Jae S. Yoon, CFA, is the chief investment officer and a portfolio manager at New York Life Investment Management LLC (NYLIM). Mr. Yoon partners with the portfolio teams at NYLIM’s independent investment boutiques to ensure that investment processes and results align with client expectations. He also oversees NYLIM’s Strategic Asset Allocation and Solutions (SAS) group which manages asset allocation portfolios for retail and institutional clients. Mr. Yoon is a graduate of Cornell University, where he earned a Master’s degree in operations research and a Bachelor’s degree in electrical engineering.

I spoke with Jae on April 27 at the Morningstar Investment Conference.

NYLIM Asset Classes
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What is your role at New York Life Investment Management and what is your strategic focus for the advisory market?

I serve as the Chief Investment Officer of New York Life Investment Management, also known as NYLIM, which oversees approximately $293 billion in assets under management (as of 3/31/17). NYLIM is the global asset management arm of our parent company New York Life. At NYLIM, we offer investors access to independent global investment boutiques with specialties in areas including fixed income, equities, alternatives and liquid alternatives, sustainable and responsible investing (SRI) and asset allocation. In my role as CIO, I chair the NYLIM Investment Governance Committee and maintain oversight of investment processes and results across our organization. Additionally, I oversee the Strategic Asset Allocation and Solutions group which manages over $10 billion in asset allocation portfolios. My team and I also provide macroeconomic market research and insights for New York Life, MainStay Investments and our investors.

I’d like to get your take on valuations in the various asset classes that you follow. But before I do that, I want to get your general take on the global economy and in particular, the risk of recession in the US.

We are in a global economic recovery led by the U.S. It has been a long economic recovery by historical standards but we see little chance of recession this year or next. Fiscal stimulus may extend the length of the recovery this time around.

The recovery underway is producing profit growth. As a result we are neutral-to-positively disposed to risky assets around the world.

Valuations reflect low inflation and an outlook of economic growth but they are uneven. U.S. equities are clearly on the richer side, followed by European equities and the Emerging Markets, which are the cheapest from a valuation perspective, in our view.

Fiscal stimulus is a wild card. From a valuation perspective, the market may have gotten a little ahead of itself. There are differences in the economic backdrop President Reagan encountered versus the one President Trump is operating in. These differences – such as the levels of inflation and unemployment – may not be getting the respect they deserve. Also, everyone expects things to happen faster these days but policy-making is still cumbersome as we’ve recently seen.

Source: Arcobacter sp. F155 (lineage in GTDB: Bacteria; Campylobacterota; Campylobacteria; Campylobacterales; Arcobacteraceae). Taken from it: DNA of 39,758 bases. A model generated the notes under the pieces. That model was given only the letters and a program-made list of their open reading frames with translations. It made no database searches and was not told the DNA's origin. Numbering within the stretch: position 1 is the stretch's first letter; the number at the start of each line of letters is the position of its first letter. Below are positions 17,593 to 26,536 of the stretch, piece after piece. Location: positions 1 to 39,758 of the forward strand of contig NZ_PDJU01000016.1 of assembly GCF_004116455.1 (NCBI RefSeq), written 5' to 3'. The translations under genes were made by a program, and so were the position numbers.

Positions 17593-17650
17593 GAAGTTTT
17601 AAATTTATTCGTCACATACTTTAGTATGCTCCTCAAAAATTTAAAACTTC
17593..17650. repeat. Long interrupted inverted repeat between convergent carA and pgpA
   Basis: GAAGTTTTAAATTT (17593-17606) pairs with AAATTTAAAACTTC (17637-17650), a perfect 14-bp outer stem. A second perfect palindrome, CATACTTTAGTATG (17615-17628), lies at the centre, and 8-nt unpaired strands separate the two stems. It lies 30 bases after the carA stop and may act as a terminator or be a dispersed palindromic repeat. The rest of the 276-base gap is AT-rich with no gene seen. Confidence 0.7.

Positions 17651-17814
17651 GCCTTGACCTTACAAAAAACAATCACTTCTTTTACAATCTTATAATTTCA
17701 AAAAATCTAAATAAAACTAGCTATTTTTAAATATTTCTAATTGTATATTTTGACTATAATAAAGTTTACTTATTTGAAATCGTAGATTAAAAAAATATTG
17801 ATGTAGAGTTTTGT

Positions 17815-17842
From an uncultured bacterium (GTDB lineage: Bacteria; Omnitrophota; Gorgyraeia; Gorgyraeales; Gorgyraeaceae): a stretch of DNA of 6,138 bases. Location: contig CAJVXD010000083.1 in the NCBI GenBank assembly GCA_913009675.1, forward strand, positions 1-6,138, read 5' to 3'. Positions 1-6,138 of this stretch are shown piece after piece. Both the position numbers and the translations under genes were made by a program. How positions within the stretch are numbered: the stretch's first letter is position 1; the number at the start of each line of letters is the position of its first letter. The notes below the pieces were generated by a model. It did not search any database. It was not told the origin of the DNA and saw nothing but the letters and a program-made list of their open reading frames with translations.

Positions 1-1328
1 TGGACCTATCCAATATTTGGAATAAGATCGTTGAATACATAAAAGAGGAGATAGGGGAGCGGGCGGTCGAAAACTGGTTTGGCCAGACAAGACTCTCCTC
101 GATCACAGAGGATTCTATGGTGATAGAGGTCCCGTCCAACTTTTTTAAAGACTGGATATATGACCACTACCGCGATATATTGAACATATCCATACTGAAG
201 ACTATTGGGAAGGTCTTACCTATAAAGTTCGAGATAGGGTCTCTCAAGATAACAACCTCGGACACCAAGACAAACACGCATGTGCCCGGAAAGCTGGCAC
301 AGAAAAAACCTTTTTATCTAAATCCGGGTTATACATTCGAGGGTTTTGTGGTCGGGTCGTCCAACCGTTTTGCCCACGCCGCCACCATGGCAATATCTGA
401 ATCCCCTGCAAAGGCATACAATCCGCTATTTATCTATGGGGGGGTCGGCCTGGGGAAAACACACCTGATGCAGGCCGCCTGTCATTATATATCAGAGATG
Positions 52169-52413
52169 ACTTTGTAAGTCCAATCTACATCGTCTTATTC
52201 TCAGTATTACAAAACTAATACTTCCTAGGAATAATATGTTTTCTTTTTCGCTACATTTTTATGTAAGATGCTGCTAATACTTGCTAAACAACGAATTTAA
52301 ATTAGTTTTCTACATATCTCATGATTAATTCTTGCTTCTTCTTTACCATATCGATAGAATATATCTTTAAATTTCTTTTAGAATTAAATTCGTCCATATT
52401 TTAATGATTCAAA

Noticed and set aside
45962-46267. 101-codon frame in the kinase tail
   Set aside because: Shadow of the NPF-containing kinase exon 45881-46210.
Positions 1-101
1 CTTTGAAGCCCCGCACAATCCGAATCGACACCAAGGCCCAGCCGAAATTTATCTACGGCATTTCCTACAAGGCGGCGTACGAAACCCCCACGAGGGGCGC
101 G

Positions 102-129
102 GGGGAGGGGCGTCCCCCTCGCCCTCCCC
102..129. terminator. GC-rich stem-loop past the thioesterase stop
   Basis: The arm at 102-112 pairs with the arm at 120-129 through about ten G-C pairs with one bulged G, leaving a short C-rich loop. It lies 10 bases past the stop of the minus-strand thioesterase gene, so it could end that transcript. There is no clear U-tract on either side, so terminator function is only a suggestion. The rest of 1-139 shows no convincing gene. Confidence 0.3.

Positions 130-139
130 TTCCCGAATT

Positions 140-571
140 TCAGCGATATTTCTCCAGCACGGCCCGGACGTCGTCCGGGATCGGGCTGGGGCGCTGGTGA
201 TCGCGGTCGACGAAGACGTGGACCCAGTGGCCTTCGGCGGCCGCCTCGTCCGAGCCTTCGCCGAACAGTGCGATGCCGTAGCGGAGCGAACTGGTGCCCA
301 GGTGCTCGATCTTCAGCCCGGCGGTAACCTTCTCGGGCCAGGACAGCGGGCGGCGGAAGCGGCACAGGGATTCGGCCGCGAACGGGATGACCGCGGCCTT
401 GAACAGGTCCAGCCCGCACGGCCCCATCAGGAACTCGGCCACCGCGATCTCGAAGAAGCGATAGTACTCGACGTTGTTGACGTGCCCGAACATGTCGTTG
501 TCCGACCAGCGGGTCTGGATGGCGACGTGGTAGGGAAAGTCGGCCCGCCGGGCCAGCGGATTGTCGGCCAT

Despite these fine points, we believe the efforts underway to stimulate the economy will most likely provide further growth in this expansion but we are still in the later innings of the ballgame. Hopefully, it will go into extra innings.

You wrote about a week ago that the Trump “reflation trade” may have lost some of its momentum, but that was before the market rallied this week following the results of the French primary election. Very few analysts believe that U.S. equities are undervalued or even fairly valued, but of course, most of those analysts have been wrong for the last five years. Where do you see value in U.S. equities?

Equity markets around the world certainly rallied on fading political uncertainty in Europe.

Within U.S. equities, we like commodity and energy-related sectors. We think oil prices will soon stabilize and then re-enter the $50 to $60 per barrel range. We think we will finish up the year around $60. As for risks worth watching, OPEC has some sway in the final outcome and its production requires ongoing monitoring.

Another area we like is technology which may benefit from forthcoming tax reform and an upturn in capital spending now that corporate profits are growing again and CEO confidence is elevated. There are a lot of global linkages, so policies that impact trade, student visas, or the ease of entry for educated foreign citizens are among topics to watch.

Revisiting the Trump “reflation trade,” we do think some version of the administration’s plans on deregulation, tax reform and infrastructure will happen in late 2017 into 2018. But it may be hard to satisfy expectations. Modest corrections are hard to predict but do tend to occur a few times a year.

By Robert Huebscher, read the full article here.